The discovery that GRP78, traditionally regarded as a typical endoplasmic reticulum (ER) lumenal protein, can relocalize to the cell surface under pathological stress such as cancer, changes the paradigm on how this protein exerts its pro-proliferative and anti-apoptotic functions in cancer. Cell surface GRP78 (csGRP78) is emerging as a novel co-receptor controlling cell signaling, proliferation, survival, metastasis and renewal. Its mode of function does not require ATP, thus distinct from its ER foldase activity. Furthermore, since csGRP78 is preferentially expressed in cancer cells but not in normal organs, csGRP78 represents a new target as well as mediator for cancer-specific therapy. Agents including drug-conjugated peptides, toxins and antibodies have been developed targeting csGRP78 and have shown robust activities in blocking its oncogenic functions, suppressing tumor growth in both xenografts and spontaneous tumor models, and synergizing with standard chemotherapy. Of note, monoclonal antibody targeting csGRP78 has completed Phase I/IIa clinical trials with positive response. Despite these exciting advances, how ER stress induces csGRP78 expression and how csGRP78 exerts its biological function are largely unknown. During the past grant period, we discovered that inhibition of the ER stress-inducible proto-oncogene tyrosine kinase protein SRC (c-SRC) potently blocks cell surface expression of GRP78 and other ER lumenal proteins containing the KDEL ER retention motif in a wide variety of cancer cells. We have identified novel binding partners of GRP78 on the cell surface including CD44 and CD109 with established functions in cell motility, invasion, signaling, proliferation and survival. Based on these exciting findings, we propose the following two integrated aims.
Aim 1 will investigate how ER stress causes relocalization of GRP78 from the ER to the cell surface. We will test a new concept that a major pathway whereby cancer cells export ER chaperones bearing the KDEL motif to the cell surface is triggered by SRC activation and its subsequent activation of ASAP1, GBF1 and Arf1 leading to blockage of Golgi to ER retrograde. We will also investigate additional SRC downstream effectors and SRC/Golgi-independent routes for csGRP78 expression in exceptional cases.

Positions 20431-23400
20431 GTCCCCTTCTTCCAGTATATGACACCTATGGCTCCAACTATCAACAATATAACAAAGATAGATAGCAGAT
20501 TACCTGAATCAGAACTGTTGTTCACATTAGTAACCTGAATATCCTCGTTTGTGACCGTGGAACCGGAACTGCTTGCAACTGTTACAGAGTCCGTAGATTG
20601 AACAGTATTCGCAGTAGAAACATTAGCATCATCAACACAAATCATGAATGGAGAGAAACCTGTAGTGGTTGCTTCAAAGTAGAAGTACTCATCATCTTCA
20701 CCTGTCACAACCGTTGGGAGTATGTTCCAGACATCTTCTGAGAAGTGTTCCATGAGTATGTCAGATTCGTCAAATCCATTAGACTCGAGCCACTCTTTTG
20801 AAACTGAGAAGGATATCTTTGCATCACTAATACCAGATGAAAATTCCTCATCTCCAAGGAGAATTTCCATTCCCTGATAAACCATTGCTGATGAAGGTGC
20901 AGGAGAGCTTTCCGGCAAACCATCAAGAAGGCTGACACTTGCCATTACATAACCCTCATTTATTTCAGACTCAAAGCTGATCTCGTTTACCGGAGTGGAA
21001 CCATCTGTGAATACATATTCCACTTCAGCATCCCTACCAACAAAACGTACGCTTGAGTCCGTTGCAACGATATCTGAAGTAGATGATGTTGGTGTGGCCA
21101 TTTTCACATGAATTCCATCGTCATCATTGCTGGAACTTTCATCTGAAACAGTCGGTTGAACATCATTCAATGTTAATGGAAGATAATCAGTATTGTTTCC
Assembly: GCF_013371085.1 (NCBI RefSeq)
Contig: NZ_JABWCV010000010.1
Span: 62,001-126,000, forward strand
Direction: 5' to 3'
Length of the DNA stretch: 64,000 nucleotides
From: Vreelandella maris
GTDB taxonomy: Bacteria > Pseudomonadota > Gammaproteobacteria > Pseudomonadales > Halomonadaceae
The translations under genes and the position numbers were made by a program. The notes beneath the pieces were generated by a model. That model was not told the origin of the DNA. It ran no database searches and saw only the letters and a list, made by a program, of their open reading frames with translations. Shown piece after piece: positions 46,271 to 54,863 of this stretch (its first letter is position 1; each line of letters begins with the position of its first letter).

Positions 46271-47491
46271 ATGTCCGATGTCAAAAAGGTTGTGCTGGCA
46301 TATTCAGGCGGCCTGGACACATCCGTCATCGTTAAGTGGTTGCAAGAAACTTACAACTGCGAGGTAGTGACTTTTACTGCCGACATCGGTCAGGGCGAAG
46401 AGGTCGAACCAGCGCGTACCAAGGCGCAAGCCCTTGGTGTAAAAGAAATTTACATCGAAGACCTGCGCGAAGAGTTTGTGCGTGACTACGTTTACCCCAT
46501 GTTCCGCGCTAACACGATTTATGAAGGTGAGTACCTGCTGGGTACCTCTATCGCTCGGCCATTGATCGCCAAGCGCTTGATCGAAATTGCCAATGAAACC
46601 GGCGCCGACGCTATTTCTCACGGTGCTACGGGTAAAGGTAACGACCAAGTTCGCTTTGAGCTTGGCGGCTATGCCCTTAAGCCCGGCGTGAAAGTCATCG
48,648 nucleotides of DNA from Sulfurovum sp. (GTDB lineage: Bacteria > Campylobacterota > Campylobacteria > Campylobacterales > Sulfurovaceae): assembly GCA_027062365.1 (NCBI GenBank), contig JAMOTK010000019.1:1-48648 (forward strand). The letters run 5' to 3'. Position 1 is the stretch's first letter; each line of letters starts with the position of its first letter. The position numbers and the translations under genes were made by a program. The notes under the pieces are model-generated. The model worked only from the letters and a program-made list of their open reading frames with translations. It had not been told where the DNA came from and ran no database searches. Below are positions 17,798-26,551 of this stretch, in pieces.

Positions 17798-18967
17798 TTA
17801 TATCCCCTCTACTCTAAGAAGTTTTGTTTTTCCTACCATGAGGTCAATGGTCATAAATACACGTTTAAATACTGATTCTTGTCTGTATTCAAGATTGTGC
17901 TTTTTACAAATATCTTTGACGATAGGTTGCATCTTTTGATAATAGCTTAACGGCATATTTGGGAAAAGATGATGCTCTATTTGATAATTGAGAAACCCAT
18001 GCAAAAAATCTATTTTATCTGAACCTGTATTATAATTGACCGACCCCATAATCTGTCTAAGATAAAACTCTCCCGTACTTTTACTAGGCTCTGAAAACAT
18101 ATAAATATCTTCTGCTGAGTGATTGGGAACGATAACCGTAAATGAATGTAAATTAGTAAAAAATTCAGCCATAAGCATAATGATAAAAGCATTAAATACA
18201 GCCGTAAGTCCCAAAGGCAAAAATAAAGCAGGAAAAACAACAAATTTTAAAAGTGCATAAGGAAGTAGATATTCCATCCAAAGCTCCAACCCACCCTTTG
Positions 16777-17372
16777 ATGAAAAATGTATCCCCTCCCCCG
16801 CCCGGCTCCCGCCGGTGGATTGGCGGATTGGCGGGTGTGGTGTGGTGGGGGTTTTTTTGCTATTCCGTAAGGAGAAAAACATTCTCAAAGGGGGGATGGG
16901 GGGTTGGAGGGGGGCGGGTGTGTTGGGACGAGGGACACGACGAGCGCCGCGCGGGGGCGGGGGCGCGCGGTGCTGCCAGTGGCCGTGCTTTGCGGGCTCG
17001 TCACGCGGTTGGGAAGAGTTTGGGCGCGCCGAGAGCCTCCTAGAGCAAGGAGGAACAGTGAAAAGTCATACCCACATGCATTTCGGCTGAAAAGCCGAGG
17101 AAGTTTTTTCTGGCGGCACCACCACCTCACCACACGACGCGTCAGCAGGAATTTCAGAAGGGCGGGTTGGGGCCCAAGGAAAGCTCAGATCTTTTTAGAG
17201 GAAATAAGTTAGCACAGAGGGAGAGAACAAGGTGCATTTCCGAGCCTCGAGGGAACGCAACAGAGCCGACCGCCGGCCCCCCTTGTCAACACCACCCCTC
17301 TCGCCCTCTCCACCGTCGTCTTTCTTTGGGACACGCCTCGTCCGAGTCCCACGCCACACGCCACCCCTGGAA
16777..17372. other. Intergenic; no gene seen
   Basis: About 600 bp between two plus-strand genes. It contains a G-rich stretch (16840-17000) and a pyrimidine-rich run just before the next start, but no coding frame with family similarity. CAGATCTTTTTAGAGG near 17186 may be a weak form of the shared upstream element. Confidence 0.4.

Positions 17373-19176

Aim 2 will address how csGRP78 regulates its cell surface partner proteins and their signaling pathways. We will study their physical and functional interactions through biochemical, mutational, as well as confocal and single molecule super-resolution imaging approaches. We will focus on CD44 with established roles in cancer invasion and stemness and perform in vitro and in vivo tests utilizing established human breast cancer cell lines with differential metastatic potential, as well as novel ex vivo culture of patient-derived circulating tumor cells exhibiting metastatic and cancer stem cell properties. We will also study novel mechanisms of csGRP78, through interaction with CD109, in regulating TGF-?-mediated tumor suppressing as well as tumor promoting functions. Collectively, these studies will reveal novel mechanisms for SRC and csGRP78 in tumorigenesis with wide clinical implications.

Public Health Relevance

This proposal represents a comprehensive study on the molecular mechanisms for cell surface localization of GRP78 and how the cell surface form of GRP78 regulates its partner binding proteins and their signaling pathways, impacting cancer proliferation, invasion, survival, resistance and stemness. The project will utilize novel ex vivo culture of patient-derived circulating tumor cells exhibiting metastatic and cancer stem cell properties and will have wide clinical implications.

National Institute of Health (NIH)
National Cancer Institute (NCI)
Research Project (R01)
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Basic Mechanisms of Cancer Therapeutics Study Section (BMCT)
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Salnikow, Konstantin
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University of Southern California
Schools of Medicine
Los Angeles
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Bakewell, Suzanne J; Rangel, Daisy F; Ha, Dat P et al. (2018) Suppression of stress induction of the 78-kilodalton glucose regulated protein (GRP78) in cancer by IT-139, an anti-tumor ruthenium small molecule inhibitor. Oncotarget 9:29698-29714
Tsai, Yuan-Li; Ha, Dat P; Zhao, He et al. (2018) Endoplasmic reticulum stress activates SRC, relocating chaperones to the cell surface where GRP78/CD109 blocks TGF-? signaling. Proc Natl Acad Sci U S A 115:E4245-E4254
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